Obama Speaks of Racism

    Review of Obama's Volume 1

    Recalling the arduous 2008 path that ultimately led to his first term in the White House, Barack Obama writes in his new presidential memoir, A Promised Land,that his campaign was careful to avoid leaning into any issues that might be construed as “racial grievance.” By this, of course, he means Black concerns about the lethal consequences of institutional white supremacist power.

    “[T]oo much focus on civil rights, police misconduct or other issues considered specific to Black people risked triggering suspicion, if not a backlash from the broader electorate,” Obama writes. “You might decide to speak up anyway as a matter of conscience, but you understood there’d be a price.”

    White feelings matter, in other words. More specifically, the white majority’s fears of Black equality, even as a mere political proposition, can sink Black electoral aspirations. This was implicitly understood by Black American voters, who forgave the candidate for avoiding full-throated advocacy for racial justice on the campaign trail, considering it a necessary calculation to quell the anti-Black imaginings of those “for whom the image of me in the White House involved a big psychological leap.” Like Obama, many believed “the immediate formula for racial progress” would be getting the first Black president into office, where change could happen.

    But Obama’s public reticence on race—and more specifically, on anti-Black racism—would turn out not to be just a campaign strategy, but one of the defining characteristics of his years in office, and especially his first term. Yet even as he avoided the topic, white grievance festered, an expression of rage at a Black man occupying a seat of power that had been marked “whites only.” Long before his primary win, for the perceived affront of even joining the presidential race, “the number of threats directed my way exceeded anything the Secret Service had ever seen before” and the candidate was assigned a 24-hour security detail. The rise of the Tea Party, the obstructionism of Republicans who seized control of Congress in 2010, the birtherism of Donald Trump—all these signaled “an emotional, almost visceral reaction to my presidency, distinct from any differences in policy or ideology. It was as if my very presence in the White House had triggered a deep-seated panic, a sense that the natural order had been disrupted.”

    Those words were published in 2020, and there’s no way Obama could have predicted in 2009 that white resentment would run so deep as to send Trump into office on a wave of racism and xenophobia—that, as he writes, “millions of Americans spooked by a Black man in White House” would elect as his successor an incompetent lying conman who boasts about sexual assault to soothe “their racial anxiety.” But what is clear is that during the first three years of his presidency, Obama recognized the seething white racist reaction to his election and the ways that Republicans lawmakers stoked that anger to their own political ends.

    This recognition is part of what prompted Obama to designate Joe Biden as his deal-maker with the Senate, since “in McConnell’s mind, negotiations with the Vice President didn’t inflame the Republican base in quite the same way that any appearance of cooperating with (Black, Muslim socialist) Obama was bound to do.” Obama saw, in then-House Majority Leader John Boehner’s false depiction of him as “angry” during budget talks, more evidence that the racism on full display during “the Tea Party summer had migrated from the fringe of the GOP to the center.” He writes of his frustration in warring with Republicans dedicated to “undoing whatever I’d done,” as the Grand Old Party “increasingly seemed to consider opposition to me to be its unifying principle, the objective that superseded” everything else. “Cooperate with the Obama administration at your own peril” became an unwritten rule among GOP lawmakers, he writes. “And if you have to shake his hand, make sure you don’t look happy doing it.”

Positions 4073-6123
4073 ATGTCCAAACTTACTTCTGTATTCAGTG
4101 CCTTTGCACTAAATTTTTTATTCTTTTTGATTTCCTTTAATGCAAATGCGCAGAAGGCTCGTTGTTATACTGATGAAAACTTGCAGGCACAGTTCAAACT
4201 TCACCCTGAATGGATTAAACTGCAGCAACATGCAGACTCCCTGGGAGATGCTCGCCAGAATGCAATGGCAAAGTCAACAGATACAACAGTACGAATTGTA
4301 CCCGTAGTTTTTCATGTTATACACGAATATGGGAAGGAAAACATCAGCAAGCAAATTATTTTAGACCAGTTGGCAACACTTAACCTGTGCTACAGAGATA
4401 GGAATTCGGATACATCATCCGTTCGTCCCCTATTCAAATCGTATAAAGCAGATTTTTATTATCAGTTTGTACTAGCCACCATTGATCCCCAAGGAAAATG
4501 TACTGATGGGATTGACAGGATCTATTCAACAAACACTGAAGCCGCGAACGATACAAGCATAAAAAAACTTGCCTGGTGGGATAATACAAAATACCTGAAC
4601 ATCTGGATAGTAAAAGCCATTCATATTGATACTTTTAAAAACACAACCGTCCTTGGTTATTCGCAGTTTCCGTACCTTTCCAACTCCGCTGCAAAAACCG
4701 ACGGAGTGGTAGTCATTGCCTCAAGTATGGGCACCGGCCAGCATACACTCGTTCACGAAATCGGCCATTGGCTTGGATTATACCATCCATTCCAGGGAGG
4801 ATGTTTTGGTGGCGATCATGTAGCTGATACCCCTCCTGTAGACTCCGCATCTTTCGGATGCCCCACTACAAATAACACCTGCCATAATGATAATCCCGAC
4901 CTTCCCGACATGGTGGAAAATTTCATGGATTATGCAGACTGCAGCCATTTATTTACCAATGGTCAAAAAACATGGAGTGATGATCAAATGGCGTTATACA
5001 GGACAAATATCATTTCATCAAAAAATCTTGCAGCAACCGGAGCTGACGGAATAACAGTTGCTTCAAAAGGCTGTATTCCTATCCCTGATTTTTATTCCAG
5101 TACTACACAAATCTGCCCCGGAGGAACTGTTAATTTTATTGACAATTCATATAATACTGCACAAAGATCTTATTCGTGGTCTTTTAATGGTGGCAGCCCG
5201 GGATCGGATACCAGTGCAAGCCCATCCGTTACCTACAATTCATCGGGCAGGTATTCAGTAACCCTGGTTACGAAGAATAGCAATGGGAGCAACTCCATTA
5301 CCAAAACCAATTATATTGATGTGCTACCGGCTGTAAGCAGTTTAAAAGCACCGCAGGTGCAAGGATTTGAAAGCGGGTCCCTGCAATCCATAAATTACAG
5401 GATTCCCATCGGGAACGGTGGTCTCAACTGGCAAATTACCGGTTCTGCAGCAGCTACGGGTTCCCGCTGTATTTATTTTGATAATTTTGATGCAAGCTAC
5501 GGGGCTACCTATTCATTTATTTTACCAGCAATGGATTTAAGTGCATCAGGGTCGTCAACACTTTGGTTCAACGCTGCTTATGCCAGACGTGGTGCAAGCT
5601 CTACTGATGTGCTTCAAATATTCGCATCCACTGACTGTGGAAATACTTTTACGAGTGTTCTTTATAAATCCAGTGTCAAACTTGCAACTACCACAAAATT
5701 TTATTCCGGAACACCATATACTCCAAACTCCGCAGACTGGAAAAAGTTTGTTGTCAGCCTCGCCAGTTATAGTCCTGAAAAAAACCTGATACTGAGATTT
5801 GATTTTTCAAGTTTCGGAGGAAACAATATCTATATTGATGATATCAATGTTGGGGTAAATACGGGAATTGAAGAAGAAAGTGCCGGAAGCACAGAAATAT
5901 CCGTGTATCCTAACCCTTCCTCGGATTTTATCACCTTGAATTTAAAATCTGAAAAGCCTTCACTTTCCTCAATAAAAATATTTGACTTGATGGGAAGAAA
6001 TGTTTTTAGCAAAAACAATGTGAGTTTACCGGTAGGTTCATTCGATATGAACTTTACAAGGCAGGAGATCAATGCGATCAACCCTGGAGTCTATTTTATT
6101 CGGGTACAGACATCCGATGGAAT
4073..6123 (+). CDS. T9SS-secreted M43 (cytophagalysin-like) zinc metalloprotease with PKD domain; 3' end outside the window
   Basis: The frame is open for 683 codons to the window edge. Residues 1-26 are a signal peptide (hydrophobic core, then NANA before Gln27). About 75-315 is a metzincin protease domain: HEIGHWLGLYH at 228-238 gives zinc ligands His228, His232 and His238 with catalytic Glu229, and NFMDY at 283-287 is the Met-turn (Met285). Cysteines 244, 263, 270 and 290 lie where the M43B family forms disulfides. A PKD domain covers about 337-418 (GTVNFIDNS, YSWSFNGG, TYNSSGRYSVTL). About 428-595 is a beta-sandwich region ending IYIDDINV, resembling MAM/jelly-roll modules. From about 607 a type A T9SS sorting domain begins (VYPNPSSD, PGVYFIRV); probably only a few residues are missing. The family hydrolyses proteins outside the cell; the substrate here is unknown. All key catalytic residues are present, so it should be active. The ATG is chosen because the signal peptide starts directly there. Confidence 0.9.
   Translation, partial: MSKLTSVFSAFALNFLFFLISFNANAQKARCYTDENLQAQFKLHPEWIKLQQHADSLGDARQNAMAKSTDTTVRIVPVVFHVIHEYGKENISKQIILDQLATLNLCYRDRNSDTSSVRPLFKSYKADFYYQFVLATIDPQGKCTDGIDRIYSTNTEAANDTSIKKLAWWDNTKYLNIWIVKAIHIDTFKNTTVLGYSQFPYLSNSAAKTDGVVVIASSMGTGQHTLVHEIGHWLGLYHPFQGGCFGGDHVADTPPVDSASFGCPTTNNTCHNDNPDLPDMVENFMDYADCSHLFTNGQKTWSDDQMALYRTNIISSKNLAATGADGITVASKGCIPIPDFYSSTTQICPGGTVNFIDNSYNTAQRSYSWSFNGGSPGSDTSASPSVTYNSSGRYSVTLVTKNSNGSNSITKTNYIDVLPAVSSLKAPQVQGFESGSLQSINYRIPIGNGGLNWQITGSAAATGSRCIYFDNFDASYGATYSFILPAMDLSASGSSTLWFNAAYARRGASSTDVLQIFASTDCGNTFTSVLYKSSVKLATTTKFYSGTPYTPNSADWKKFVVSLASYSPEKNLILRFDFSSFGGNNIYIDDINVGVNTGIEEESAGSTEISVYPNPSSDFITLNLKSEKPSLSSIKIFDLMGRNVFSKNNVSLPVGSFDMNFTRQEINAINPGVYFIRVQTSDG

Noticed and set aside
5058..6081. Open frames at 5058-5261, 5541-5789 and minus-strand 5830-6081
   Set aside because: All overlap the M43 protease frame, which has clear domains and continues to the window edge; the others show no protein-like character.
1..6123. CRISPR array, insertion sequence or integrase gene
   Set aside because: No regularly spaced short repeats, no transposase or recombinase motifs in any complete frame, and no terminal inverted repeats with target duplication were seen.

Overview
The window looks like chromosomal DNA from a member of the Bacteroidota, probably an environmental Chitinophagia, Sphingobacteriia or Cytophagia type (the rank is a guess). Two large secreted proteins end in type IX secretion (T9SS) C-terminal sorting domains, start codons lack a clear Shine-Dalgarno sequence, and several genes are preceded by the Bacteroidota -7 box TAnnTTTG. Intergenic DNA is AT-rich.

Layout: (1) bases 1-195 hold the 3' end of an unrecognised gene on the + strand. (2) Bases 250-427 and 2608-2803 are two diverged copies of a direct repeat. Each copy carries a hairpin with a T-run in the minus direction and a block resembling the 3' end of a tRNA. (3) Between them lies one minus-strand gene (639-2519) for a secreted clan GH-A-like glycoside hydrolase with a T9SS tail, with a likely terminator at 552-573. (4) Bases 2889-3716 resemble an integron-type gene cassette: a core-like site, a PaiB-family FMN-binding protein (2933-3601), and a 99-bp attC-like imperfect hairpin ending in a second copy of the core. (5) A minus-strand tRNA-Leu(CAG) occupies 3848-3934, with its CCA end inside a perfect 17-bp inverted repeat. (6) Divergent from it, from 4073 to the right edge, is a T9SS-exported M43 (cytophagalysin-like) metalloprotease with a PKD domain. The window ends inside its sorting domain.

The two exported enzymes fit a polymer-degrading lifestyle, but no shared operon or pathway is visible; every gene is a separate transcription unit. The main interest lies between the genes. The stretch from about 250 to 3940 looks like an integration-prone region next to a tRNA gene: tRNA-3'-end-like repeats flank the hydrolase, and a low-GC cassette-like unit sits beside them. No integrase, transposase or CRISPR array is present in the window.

What he did not do in response to any of this was respond in kind, rhetorically or otherwise. Writing about the Tea Party, whose blatantly racist protest signs, “enraged flag waving and inflammatory slogans” became a fixture on the nightly news, Obama notes that he “didn’t believe a president should ever publicly whine about criticism from voters,” which, fair point. But he also cites his team’s “reams of data telling us that white voters, including many who supported me, reacted poorly to lectures about race,” ultimately concluding, “I knew I wasn’t going to win over any voters by labeling my opponents racist


    His election took us on a similar journey as the 1960s and 1970s, which led from Kennedy to Nixon and a tense social culture in which we got perhaps a closer look at one another than we would have desired during more normative times.

    It hasn't really been said out that loud that much but a lot of the hostility toward Biden's election may be rooted in that Kamala Harris is sitting in the waiting. A black female president would be even more jarring than Obama in some ways - no woman of any kind has gotten as far as she has, and we'd better believe there are some white women that would be envious.

    as a white woman, just got to say this part of your comment:  and we'd better believe there are some white women that would be envious strikes me as a very loony statement for which I see zero evidence. It's almost like saying white women want to see Oprah toppled from her perch because they're jealous. Have you seen any evidence so far in California women, didn't they vote for her? Haven't even seen any efforts to paint her as a radical which some conservative women buy into with Pelosi, Hillary and The Squad. For a former prosecutor, she's amazingly got a real "gal pal" persona, which Liz Warren tries to do but doesn't make it, LIz seems too elite, wonky, angry and zealous. You could kaffeeklatch with Kamala, she's got that everybody's favorite next door lady neighbor thing down pat. I ithink of every woman I have ever known in the white neighborhoods of Milwaukee and its suburbs, and I think they would all love having her have a powerful job.